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Wednesday, March 21, 2018

Cisco ASA Firewall: Packet Flow/Mode of Operation

March 21, 2018 Posted by jaacostan , ,

Scenario : So here is a packet initiated from Inside to the Outside [ingress to egress].

1) A user who is sitting inside of the network is trying to access a website located at the Internet (outside)

2)The packet hits the inside interface (Ingress) of ASA.

3) Once the packet reached ASA, it will verify whether this is an existing connection by checking its internal connection table. If it is an existing connection, the ACL check (step 4) will be bypassed and move to step 5.

ASA will check for the TCP flag if its a TCP packet. If the packet contains a SYN flag, then the new connection entry will be created in the connection table(connection counter gets incremented). Other than SYN flag, the packet will be discarded and a log entry will be created.

"Remember the 3-way handshake process. SYN/SYN-ACK/ACK. If the TCP connection flags are not in the order as it is intended to be, ASA will simply drop the packet. Most of the scanning/attacks are done by these flag manipulation."

If the packet is a UDP , the connection counter will get incremented by one as well.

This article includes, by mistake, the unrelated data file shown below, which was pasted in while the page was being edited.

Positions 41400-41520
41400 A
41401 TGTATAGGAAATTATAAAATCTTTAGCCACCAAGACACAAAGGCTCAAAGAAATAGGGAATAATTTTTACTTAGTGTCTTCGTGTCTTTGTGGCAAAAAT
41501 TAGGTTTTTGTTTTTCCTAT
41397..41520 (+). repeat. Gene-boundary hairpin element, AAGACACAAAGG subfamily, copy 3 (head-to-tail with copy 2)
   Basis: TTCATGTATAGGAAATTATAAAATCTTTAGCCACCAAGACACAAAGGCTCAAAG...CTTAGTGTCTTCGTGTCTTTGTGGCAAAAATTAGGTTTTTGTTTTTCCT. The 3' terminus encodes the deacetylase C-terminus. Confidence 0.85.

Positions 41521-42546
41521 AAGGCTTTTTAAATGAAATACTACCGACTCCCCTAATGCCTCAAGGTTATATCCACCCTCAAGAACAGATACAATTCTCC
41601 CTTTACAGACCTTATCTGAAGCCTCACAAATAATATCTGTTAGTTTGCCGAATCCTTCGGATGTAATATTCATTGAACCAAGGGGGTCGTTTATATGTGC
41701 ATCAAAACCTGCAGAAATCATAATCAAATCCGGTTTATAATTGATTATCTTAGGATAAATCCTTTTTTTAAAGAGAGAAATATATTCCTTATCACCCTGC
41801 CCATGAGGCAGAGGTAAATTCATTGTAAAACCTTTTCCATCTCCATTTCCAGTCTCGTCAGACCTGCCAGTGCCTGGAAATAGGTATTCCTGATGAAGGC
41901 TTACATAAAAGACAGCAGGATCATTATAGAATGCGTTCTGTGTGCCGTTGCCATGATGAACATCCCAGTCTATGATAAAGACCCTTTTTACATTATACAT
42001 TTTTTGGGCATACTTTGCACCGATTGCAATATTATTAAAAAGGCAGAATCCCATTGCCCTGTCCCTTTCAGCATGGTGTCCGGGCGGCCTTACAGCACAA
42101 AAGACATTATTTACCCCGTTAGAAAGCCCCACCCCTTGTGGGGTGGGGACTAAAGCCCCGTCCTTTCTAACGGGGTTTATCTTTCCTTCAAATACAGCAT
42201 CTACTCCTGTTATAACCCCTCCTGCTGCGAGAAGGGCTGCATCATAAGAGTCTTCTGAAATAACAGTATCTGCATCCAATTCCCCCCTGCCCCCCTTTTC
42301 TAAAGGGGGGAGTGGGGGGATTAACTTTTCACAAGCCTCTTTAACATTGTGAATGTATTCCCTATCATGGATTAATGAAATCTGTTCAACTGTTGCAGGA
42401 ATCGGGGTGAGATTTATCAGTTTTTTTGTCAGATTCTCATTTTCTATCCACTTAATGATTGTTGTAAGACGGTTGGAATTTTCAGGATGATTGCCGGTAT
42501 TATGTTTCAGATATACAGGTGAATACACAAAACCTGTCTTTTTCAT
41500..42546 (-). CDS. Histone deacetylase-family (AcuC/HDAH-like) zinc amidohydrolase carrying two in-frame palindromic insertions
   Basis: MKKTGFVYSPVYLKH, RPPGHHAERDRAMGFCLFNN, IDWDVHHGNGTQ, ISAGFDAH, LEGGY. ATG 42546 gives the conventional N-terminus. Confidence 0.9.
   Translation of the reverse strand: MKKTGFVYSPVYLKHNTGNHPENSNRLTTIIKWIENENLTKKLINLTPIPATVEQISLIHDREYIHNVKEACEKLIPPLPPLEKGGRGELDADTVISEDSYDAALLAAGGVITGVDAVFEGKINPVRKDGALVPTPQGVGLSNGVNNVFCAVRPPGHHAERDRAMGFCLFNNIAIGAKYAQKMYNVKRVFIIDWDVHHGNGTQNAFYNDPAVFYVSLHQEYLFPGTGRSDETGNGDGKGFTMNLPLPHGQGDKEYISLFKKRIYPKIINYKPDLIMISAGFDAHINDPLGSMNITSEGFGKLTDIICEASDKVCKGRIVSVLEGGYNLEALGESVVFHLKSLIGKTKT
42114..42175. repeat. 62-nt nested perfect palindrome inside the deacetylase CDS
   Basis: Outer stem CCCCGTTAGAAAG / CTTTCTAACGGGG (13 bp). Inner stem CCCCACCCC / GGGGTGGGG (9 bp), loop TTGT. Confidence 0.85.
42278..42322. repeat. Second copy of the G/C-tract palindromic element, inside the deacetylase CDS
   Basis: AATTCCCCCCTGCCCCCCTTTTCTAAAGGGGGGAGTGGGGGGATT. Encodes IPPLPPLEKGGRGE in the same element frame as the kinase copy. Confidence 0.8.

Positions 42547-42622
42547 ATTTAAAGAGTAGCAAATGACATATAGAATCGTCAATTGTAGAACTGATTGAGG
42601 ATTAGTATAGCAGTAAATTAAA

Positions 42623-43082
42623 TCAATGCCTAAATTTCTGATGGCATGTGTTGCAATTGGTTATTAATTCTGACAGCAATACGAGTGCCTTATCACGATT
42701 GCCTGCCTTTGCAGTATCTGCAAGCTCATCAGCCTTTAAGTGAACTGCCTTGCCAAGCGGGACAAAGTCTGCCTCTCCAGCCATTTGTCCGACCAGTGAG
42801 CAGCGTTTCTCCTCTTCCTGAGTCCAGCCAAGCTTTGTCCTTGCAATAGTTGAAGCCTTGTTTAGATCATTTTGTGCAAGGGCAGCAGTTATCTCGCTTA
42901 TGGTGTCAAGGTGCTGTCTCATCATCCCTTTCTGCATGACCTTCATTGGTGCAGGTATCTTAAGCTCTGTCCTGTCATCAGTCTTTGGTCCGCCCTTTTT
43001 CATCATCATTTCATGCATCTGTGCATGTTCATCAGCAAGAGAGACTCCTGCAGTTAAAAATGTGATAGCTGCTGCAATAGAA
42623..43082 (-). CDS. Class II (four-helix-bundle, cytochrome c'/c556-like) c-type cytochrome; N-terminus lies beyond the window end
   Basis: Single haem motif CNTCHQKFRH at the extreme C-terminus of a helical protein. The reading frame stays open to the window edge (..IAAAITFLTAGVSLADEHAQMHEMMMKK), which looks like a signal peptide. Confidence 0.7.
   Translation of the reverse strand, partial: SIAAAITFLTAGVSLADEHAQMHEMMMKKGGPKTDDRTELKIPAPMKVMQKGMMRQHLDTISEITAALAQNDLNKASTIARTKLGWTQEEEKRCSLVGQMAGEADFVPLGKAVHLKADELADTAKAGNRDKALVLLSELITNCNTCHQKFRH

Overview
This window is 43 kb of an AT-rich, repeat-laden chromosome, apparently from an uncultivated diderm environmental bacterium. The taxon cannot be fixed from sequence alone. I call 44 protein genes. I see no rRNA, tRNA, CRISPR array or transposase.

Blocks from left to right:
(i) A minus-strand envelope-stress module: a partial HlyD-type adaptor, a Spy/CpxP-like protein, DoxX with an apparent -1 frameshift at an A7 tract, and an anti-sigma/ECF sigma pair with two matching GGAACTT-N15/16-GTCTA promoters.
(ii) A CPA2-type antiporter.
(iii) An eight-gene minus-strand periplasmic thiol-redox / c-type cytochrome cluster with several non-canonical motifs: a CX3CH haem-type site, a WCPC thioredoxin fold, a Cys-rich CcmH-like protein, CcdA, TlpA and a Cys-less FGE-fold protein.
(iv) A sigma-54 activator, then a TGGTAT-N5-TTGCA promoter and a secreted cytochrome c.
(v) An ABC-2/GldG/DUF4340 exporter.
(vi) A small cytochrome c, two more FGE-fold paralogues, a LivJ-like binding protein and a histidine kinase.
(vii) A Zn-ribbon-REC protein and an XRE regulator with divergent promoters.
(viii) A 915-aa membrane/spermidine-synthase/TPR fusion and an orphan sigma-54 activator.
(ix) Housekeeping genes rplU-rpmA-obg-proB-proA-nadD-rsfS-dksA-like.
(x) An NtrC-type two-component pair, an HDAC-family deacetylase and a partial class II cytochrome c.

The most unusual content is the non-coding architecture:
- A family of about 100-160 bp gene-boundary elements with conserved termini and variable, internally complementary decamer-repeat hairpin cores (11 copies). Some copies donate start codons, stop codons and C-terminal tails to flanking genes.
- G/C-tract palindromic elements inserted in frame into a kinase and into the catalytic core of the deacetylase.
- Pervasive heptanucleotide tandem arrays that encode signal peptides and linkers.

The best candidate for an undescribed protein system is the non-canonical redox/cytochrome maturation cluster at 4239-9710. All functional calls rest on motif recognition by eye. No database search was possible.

4) ASA check the packet again the interface Access Control Lists (ACL). If the packet matches with an allowed ACL entry, it moves forward to the next step. Otherwise, the packet will be dropped. (The ACL hit counter gets incremented when there is a valid ACL match.)

5) Then packet is verified for the translation rules. If a packet pass this check, then a connection entry is created for this flow, and the packet moves forward. Otherwise, the packet gets dropped and a log entry will be created.

6)The packet is checked for the Inspection policy. This inspection verifies whether or not this specific packet flow is in compliance with the protocol. In ASA we create these inspection checks through MPF (modular policy framework) or through CLI using policy/class maps.

If it passes the inspection check, it is then moves forward to the next step. Otherwise, the packet is dropped and the information is logged.Additional checks will be done if the ASA has a CSC module installed. The packet will be forwarded to that module for further analysis and returns to step 7.

7)Actual Network Address Translation happens at this step. The IP header information is translated as per the NAT/PAT rule . If an IPS module is present, then the packet will be forwarded to IPS module for further check.

8)The packet is forwarded to the Outside (egress) interface based on the translation rules. If no egress interface is specified in the translation rule, then the destination interface is decided based on global route lookup.

9) On the egress interface, the interface route lookup will be performed.

10) Once a Layer 3 route has been found and the next hop identified, Layer 2 resolution is performed. Layer 2 rewrite of MAC header happens at this stage.

11) Finally the packet will be forwarded by the ASA to the next hop.

 Note: When a destination NAT applicable, then there will be an additional step for that. Otherwise, the order of operation will remain the same.